Obsession: Loving Someone Who Doesn't Love You
Did the great love of your life stop caring? Did you think you had a romance that would last forever? Or did you always have a little nagging feeling that he or she never cared as much as you did? If you’ve ever been obsessed with still loving someone who doesn’t love you, then you know that these can be the worst moments of your life.
The pain of wanting someone who doesn’t feel the same way can be excruciating. It can make you feel like the world has slipped out from under your feet. The loss of your relationship may leave you feeling insignificant, unlovable, and unattractive.
When I am working with singles, I often ask, “Who was the first person who broke your heart?” Invariably, that question leads us back to when the client was in school (junior high, high school, or college) and the one they loved did not feel the same way. What we discover is that from that one perceived rejection, the client has made decisions and choices that affect his or her whole life.
Some people never want to feel that pain or humiliation again, and choose partners who are “safe” and won’t leave them. Others develop an attitude that there is no such thing as true love, and have a kernel of cynicism in their heart. And yet others will continue to choose people who are not relationship material. When the relationship breaks up, the person who has been left feels rejected all over again. This information is to let you know you no longer have to be tortured by your obsessive thoughts.
There is a Polish proverb that goes:
The man who can’t dance thinks the band is no good.
You may think that all of the opposite sex is no good, or that you are no good, or that love is a cruel joke. If you are obsessing about someone who does not feel the way you do, it may be time to learn to dance.
Your life is not over. Your life is just beginning. If you can take a big breath, step back, and get some distance from the situation, you might find relief from your misery by thinking about the following:
1. There is nothing wrong with you other than your misinterpretation of the facts.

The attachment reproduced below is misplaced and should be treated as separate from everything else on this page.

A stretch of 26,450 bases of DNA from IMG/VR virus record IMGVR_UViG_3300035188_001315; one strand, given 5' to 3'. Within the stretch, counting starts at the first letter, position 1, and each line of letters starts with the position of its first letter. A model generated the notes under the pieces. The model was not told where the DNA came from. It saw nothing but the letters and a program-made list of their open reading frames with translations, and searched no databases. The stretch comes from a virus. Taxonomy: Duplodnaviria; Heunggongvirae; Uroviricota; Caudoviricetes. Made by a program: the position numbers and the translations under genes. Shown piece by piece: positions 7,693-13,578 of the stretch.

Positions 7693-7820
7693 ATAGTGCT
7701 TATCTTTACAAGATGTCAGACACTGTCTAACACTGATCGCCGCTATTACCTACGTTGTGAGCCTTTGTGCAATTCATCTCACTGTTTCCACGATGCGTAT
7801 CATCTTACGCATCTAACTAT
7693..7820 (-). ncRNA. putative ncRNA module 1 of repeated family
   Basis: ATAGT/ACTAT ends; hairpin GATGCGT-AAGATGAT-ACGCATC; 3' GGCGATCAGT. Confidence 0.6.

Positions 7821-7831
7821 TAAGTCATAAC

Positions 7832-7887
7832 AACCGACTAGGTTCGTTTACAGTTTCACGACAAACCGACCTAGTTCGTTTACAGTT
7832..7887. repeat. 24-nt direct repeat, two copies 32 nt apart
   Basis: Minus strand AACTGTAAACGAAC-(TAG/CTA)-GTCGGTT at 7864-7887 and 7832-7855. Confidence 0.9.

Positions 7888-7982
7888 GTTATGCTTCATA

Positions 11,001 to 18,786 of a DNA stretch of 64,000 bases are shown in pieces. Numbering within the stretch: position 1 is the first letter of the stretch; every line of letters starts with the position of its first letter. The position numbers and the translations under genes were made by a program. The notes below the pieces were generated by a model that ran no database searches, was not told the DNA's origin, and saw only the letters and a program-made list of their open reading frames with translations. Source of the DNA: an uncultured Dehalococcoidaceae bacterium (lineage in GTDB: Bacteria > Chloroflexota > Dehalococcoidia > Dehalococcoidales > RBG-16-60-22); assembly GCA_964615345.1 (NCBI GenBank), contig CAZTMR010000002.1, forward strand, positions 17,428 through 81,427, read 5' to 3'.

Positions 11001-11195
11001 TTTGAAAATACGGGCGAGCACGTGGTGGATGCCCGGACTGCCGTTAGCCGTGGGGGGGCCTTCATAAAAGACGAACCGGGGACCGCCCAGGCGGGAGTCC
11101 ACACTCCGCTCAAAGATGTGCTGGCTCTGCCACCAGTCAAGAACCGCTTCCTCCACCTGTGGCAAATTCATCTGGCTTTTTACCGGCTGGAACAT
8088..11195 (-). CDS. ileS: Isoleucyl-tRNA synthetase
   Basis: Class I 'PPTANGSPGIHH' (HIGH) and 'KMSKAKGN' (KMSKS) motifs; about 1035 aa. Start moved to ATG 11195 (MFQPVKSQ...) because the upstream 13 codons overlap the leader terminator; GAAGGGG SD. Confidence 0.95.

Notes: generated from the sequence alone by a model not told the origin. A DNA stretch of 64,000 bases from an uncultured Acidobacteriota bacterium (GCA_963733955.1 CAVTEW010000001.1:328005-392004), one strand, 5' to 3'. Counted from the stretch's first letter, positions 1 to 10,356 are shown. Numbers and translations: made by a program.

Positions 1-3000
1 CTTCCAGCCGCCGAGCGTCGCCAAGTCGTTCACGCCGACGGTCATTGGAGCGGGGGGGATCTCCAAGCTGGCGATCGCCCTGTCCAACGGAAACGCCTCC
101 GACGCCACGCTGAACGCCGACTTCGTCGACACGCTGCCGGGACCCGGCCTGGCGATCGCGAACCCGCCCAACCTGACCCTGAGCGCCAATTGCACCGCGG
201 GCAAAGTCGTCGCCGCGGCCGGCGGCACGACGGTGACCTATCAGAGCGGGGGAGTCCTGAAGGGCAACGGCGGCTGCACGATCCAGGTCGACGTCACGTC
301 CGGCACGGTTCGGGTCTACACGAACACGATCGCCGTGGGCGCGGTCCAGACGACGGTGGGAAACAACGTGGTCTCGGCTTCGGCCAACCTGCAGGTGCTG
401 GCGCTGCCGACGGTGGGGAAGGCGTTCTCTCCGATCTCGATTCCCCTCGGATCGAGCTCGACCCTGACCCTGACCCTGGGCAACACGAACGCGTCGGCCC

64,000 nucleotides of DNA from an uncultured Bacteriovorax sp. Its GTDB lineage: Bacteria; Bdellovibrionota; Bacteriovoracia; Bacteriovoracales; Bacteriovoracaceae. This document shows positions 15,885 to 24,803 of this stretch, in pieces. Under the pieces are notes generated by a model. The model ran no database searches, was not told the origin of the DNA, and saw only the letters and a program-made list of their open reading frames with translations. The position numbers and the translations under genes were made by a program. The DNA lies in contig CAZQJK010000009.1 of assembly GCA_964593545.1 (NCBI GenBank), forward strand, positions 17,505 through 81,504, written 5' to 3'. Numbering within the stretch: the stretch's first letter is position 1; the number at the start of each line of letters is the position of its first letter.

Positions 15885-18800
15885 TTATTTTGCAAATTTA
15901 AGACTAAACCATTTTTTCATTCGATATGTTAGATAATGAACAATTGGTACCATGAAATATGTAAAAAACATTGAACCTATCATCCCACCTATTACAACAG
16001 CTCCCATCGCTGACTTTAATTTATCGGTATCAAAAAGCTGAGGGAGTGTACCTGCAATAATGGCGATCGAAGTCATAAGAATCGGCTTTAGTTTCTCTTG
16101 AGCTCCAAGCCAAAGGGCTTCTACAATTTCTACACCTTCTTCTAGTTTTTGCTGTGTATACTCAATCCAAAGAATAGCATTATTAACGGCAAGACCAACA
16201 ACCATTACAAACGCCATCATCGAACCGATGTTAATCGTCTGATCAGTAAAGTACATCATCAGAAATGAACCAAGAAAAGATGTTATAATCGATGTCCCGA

If the one you love doesn’t want you, this is your wake-up call. You don’t want him or her. You don’t want to invest any more time or thought or energy in this person. That may seem impossible to let go of, but you can consciously choose to change your focus. However, don’t change it to another person yet. Give yourself time to get over this and learn from it. Change your attention to what you love to do. If you don’t know what that is, that is your search — not another boyfriend or girlfriend.
2. Ask yourself when you felt this way in your life in the past.
Dig deep. Ultimately, you will find some old feelings of unworthiness. Work to heal those past unkind thoughts and feelings and you will be on your way to getting over the one you are no longer with. This incident has simply pricked an old scab and you are bleeding again — but you are attributing all the pain to the current situation, unaware that it has old roots.
3. Take a look at when he or she revealed to you that your relationship was not ever going to be romantically serious or committed.
There were statements or actions early on that you did not want to pay attention to. Most people usually have enough information in three dates to know if the relationship is going to go anywhere. And if someone tells you they aren’t ready for love — believe them. Our egos can get in the way of hearing what is said and what is not said.
4. When the feelings are not mutual between you and another, examine how you put yourself in this unequal place.
1. Do you think that you’ll never find anyone else?
2. Do you fantasise that if only he or she would love you, you would be happy the rest of your life?
3. Do you feel that this person is so great, and you are so insignificant by comparison?
If you are longing for someone who seems to have more going for them than you do, perhaps you need to look at what you should be doing to have a better, more interesting, more fulfilling life. It could be that the loss you feel is the life you wanted to have by vicariously living beside and through someone else.
The saddest and most amazing part to these one-way love obsessions is how willing people are to accept so little in return. It isn’t the beloved who is treating you badly — it is YOU who is treating you badly by hanging around and moping after someone who isn’t available. When the one you want doesn’t love you, the work you have to do is immediate and clear. It is time to put loving attention on your life. You can do it and you deserve it.